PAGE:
In The Clock Strikes Midnight by Joan C. Curtis, Janie Knox is living a happy life with her partner in Savannah when she discovers that she only has a few months left to live. Time is short and Janie must face the past by returning to Atlanta to tie up the loose ends of the past. Will she reconnect with the sister she abandoned and will she be able to face off with her mother’s killer and do what must be done before time runs out?
In Pawnbroker by Jerry Hatchett, Gary Bolton is a family man and pawnbroker. When he kills an armed robber, the repercussions are not what Gary might have thought they would be. Suddenly he’s the focus of some very bad people who will do anything to get what they want.
The Clock of Life by Nancy Klann-Moren is a coming-of-age story that takes place in the 1970s and 1980s. Jason Lee Rainey’s father was a hero. The senior Rainey was a man who strongly believed in the Civil Rights movement and fought in Vietnam. He died when young Jason Lee was only eight months old. Living in Hadlee, Mississippi with his mother and uncle, Jason Lee must decide despite the anti-black sentiment that lingers if he will pursue a friendship with Samson Johnson. When he meets him at the school the first day, Samson bears the taunts and beatings from the other white children. Over time, Jason Lee learns more about his father, Vietnam and the Civil Rights movement and also that sometimes you have to work to make your world a better place.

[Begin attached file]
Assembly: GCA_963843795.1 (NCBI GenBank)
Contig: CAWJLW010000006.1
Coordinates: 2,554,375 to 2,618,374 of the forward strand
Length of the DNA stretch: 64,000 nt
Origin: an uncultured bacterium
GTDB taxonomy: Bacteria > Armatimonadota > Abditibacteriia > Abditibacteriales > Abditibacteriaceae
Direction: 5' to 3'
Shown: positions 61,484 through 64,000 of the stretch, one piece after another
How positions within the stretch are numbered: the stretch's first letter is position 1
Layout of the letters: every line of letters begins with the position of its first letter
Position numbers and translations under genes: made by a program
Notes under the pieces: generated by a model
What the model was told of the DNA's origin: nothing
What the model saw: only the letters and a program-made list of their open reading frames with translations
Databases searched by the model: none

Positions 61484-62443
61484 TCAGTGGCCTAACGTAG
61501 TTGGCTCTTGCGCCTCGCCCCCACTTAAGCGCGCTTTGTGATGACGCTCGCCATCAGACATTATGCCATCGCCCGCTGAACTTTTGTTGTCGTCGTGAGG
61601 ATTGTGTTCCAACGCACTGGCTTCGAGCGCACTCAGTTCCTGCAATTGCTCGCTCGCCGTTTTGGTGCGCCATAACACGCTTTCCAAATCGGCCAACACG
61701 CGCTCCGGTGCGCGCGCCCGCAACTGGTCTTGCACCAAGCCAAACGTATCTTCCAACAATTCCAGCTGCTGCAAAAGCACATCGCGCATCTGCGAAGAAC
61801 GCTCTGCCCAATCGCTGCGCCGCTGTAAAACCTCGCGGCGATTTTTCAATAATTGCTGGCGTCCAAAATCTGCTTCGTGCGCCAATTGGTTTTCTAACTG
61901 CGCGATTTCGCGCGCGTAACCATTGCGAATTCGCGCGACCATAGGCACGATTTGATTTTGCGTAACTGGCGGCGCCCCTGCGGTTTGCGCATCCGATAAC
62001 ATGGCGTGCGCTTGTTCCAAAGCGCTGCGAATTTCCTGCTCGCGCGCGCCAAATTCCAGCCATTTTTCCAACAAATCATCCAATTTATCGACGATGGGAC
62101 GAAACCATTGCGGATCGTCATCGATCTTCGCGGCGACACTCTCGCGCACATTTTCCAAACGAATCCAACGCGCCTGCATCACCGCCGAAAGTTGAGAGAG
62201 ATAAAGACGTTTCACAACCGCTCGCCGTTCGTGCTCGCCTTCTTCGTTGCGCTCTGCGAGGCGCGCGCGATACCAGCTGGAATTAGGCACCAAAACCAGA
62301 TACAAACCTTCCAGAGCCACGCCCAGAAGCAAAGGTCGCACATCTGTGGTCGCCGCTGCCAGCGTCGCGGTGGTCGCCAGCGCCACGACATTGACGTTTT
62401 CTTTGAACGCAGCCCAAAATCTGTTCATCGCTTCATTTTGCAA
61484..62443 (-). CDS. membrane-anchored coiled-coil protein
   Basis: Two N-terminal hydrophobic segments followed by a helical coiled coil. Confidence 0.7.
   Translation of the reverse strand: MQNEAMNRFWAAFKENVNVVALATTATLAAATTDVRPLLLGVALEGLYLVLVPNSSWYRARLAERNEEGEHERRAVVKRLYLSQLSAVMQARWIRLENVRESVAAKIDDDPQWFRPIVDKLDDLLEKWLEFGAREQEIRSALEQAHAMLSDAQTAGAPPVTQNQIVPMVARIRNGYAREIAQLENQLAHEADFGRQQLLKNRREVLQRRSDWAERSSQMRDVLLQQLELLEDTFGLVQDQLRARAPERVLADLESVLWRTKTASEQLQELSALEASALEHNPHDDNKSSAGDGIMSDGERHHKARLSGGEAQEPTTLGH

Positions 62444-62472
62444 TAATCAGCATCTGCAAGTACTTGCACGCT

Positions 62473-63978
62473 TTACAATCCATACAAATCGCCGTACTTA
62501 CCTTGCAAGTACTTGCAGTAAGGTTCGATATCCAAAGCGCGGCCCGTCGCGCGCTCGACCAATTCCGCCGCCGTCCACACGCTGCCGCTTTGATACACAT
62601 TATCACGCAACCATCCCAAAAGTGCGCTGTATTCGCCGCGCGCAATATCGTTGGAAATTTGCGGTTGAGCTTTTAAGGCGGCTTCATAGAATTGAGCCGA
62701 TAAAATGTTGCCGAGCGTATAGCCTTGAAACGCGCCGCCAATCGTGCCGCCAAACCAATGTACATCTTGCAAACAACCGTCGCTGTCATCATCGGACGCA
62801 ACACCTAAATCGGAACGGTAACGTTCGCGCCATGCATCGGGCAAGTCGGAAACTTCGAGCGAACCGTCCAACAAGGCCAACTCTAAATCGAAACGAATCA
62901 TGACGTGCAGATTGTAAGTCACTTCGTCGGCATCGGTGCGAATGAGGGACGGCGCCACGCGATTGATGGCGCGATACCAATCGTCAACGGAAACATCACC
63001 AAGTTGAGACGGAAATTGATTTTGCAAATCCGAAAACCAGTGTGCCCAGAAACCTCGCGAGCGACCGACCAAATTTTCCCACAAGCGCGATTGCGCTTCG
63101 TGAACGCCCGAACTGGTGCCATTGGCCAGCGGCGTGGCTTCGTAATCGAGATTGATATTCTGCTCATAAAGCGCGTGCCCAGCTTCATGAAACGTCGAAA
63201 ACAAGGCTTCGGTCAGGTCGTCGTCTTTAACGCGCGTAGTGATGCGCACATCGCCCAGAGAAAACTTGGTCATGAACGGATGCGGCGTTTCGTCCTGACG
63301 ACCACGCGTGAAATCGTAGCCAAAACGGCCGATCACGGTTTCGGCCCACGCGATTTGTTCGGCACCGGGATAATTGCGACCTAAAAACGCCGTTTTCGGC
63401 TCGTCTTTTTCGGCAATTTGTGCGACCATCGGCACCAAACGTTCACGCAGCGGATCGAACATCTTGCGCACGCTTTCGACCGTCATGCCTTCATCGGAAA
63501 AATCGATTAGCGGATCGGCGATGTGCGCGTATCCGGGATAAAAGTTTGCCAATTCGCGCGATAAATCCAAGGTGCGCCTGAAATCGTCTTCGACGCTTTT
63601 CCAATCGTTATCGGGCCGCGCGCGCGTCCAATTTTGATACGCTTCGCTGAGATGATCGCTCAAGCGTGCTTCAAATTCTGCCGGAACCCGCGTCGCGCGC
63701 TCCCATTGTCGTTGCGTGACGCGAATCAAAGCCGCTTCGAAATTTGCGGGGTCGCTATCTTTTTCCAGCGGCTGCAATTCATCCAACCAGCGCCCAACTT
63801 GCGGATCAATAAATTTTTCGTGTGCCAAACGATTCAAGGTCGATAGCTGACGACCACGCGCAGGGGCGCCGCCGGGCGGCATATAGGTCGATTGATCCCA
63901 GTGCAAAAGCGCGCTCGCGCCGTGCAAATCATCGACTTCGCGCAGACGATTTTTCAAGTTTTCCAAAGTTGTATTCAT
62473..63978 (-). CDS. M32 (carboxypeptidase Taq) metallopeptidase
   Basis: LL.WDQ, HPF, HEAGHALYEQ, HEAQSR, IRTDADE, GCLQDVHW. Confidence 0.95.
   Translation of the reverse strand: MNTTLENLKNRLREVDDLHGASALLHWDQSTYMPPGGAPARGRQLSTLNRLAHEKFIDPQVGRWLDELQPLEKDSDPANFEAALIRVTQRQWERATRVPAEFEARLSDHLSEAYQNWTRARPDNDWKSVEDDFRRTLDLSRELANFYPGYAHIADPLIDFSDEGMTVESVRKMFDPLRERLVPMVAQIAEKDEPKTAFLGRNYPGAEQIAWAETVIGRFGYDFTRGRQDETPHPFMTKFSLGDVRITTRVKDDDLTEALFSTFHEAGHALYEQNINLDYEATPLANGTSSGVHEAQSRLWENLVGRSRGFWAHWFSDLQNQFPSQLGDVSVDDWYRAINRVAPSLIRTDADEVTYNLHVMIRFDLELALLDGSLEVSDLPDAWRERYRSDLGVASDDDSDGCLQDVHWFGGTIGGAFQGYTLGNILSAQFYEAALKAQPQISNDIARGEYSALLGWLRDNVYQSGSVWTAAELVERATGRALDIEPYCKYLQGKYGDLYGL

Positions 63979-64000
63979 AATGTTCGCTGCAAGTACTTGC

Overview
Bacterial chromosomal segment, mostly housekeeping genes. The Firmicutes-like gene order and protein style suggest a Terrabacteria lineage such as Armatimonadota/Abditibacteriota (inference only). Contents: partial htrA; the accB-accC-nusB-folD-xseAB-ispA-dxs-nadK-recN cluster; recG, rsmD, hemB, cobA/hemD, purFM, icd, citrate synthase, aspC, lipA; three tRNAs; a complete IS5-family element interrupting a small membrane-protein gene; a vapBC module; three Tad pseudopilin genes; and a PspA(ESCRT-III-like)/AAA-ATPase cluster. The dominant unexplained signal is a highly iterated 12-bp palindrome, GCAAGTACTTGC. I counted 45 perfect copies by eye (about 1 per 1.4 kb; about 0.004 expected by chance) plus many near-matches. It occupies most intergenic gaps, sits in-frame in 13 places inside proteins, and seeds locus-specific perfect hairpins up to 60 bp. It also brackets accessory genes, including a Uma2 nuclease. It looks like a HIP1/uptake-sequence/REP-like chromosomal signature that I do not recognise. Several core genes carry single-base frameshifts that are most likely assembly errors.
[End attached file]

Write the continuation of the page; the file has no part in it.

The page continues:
Such a Life by Jeri Walker-Bickett contains five short stories exploring varied aspects of modern life. In Pretty Girl, a young girl meets up with a Carny Worker and in For the Love of Dog, a woman’s connection with her dog proves stronger than any bond of moral code.
In Trails in the Sand by P.C. Zick, Caroline Carlisle is an environmental writer doing a piece about sea turtles when the BP oil spill happens. Already making people uncomfortable with her relationship with her late sister’s husband, Caroline uncovers family secrets better left in the past. Turtles andTrails in the Sand serve as a reminder that life moves forward.
In Save Me, Rip Orion by Matt Bower, Roscoe and Mitch were never the shining lights of their town. Roscoe’s claim to fame is killing the career of the local football star by hitting him with a car and crippling his leg, while Mitch stays at bars late to avoid his nagging wife and the crushing reality of unemployment. When an arsonist strikes their town, Roscoe recalls their childhood obsession, superhero Rip Orion, and he and Mitch develop a plan to become heroes. Can they catch the arsonist and save the town?
In The Dirty Parts of the Bible by Sam Torode, it’s 1939 and Tobias is a sheltered 19-year-old from Remus, Michigan when his father, a fire and brimstone Baptist preacher, wraps his car around a tree drunk driver and is blinded. In the preacher’s younger days, he was very accomplished and successful musician, but after being kicked in the head by a cow, he found God and buried the money as he could not live with the idea that it had come from evil work. Now disgraced and on the verge of homelessness, Tobias’s father sends him on a mission to travel from Michigan to Texas to find the money he buried. Along the way, Tobias meets up with the reality of living in the 30s from which he’s long been sheltered.
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